When the A¡¦tolan juveniles reach a certain age, they are called Pakalongay. They would be getting together in the men house of the village, be forced to serve their predecessors and the elders, or be imposed on hard working. Five year later, they would be upgraded to become the Kapah. Before becoming the Kapah, the upper age set would choose a certain morning to teach them how to dress in the new clothes with many wicked plays. In the meantime, a competition of holding the hairs, fighting, and playing with each other, called maraorotai, would be held. At the time of sunset, the Pakalongay would be forced to eat the millet bakes: if they refused, then would be punished by the upper grades. This is the upgrading ritual to the grade of Kapah which is called misakapot. Passing through these rites, the Pakalongay could then be categorized as Kapah, and receive their kapot¡¦s name from the elders.(Furuno 2000[1945]: 50)

 

According to this description, hierarchical relations among age sets are very rigid. However, over seventy years later in A¡¦tolan, although relations among age sets remain rigid, there has been a change in the direction of a kind of joking relationship. Amis youth plays are a kind of representation of these joking relations (Tsai 2004). Han youth do not stage similar plays to those of Amis youth when they gather together. For Han youth, these kinds of plays would be staged only in order to become acquainted with strangers, but for Amis youth, they are staged by and for those who already know each other intimately. The difference is that the plays of the Amis youth both intensify the unity of being a common age set and obscure the hierarchical relations of the age grades more generally. Some Han youth might parody an ¡§old-fashioned¡¨ play, especially those who are the so-called ¡§seventh-grade¡¨ (Qinianji) generation of young men in Taiwan.[17] However, what makes the Amis youths¡¦ parody different has to do with the context of their performances, along with the fact that their audience are the older age groups, and that they effectively amuse the audience and thus relax hierarchical relations.

Amis youth transform and integrate many other elements along with the heritage of A¡¦tolan to create a certain style of body expression which seems similar to, but is in fact totally different from, the public and some scholars¡¦ imaginations. Moreover, Amis youth, especially in the modern dance, create an alternate body expression to that of the middle-aged and elders by absorbing and transforming several musical and dancing cultures from different parts of the world, accessed through the global flows of media and images. Although the styles of Amis youths¡¦ body expressions are different from those of the middle-aged and the elders, still the youths¡¦ expressions are accepted and appreciated by the middle-aged and the elders of A¡¦tolan.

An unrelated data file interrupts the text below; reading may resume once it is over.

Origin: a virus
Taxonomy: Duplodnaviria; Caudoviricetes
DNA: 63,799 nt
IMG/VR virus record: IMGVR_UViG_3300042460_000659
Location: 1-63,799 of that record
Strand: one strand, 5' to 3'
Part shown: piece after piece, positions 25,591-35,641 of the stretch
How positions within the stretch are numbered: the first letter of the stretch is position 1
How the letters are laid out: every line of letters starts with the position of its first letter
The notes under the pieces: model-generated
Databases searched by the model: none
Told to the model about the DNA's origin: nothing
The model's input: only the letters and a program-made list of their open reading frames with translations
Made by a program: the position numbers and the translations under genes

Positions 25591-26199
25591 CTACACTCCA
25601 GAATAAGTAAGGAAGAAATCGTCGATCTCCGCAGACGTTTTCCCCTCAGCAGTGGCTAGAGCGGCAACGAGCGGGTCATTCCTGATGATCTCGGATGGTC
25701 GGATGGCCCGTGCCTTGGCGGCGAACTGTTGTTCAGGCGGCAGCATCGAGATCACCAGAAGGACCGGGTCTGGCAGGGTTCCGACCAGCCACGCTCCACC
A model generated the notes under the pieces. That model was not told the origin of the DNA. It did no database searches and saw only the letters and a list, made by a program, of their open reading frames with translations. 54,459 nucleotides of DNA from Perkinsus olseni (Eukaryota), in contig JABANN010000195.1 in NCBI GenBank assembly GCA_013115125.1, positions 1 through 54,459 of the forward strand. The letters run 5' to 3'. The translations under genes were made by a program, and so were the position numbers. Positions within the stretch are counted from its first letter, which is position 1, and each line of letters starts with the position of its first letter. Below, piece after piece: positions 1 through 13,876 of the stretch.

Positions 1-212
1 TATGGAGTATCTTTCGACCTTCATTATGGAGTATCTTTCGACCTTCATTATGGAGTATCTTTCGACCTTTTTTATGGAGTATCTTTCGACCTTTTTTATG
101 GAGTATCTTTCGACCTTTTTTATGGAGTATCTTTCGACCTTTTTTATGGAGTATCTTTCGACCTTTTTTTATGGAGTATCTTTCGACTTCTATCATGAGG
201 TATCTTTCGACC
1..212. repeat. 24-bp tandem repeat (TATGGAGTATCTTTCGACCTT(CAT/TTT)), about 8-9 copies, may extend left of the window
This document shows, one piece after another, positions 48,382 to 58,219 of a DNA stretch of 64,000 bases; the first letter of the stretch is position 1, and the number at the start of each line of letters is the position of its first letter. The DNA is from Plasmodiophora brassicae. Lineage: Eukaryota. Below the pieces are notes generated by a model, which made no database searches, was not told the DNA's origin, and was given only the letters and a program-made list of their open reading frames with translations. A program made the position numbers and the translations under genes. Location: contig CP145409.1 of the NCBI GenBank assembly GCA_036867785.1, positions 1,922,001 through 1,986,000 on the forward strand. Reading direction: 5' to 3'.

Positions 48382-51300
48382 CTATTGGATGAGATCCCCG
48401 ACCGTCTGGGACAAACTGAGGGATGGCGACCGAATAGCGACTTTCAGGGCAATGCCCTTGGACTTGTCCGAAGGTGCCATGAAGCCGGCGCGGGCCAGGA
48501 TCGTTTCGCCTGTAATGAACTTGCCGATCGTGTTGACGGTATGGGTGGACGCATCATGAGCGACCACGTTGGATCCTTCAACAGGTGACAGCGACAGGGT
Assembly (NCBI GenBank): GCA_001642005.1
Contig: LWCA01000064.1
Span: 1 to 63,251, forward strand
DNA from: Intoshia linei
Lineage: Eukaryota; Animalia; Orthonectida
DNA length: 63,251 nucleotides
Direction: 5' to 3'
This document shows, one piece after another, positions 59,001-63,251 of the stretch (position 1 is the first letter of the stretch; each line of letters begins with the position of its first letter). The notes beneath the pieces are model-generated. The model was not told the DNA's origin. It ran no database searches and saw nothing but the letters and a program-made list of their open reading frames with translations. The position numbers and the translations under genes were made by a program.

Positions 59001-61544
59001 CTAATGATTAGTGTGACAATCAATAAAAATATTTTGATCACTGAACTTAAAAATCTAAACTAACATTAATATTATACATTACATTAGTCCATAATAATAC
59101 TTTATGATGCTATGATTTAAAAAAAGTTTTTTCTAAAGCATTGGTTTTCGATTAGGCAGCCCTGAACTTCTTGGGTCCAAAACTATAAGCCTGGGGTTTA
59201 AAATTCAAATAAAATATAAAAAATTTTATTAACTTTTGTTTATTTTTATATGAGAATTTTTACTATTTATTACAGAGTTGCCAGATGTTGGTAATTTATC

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Figure 5.  The modern dance of the Laciensi in 2005.

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Young Men as Actors, Young Women as Directors

Amis dances are generally regarded as relating to women, who are also the driving force behind the Amis youths¡¦ body expressions, although the ¡§youth¡¨ here are mostly males. It is essential to explain the phenomenon in terms of the kinship relations of the Amis. Traditionally Amis societies have been regarded as matrilineal (Wei Hueilin, Yu Jingqiuan, and Lin Hengli 1972), although whether this is appropriate from the point of view of descent and lineages has been debated (Chen Wende 1986: 69). Since women are regarded as the core of the kinship system, men of the age organization, in Amis society, the ¡§family (females)¡¨ and the ¡§age organization (males)¡¨ are seen as both complementary and oppositional to one another (Huang Shiun-wey 1989). In short, gender relations in Amis society are traditionally regarded, simultaneously and complementarily, as being in a relation of opposition.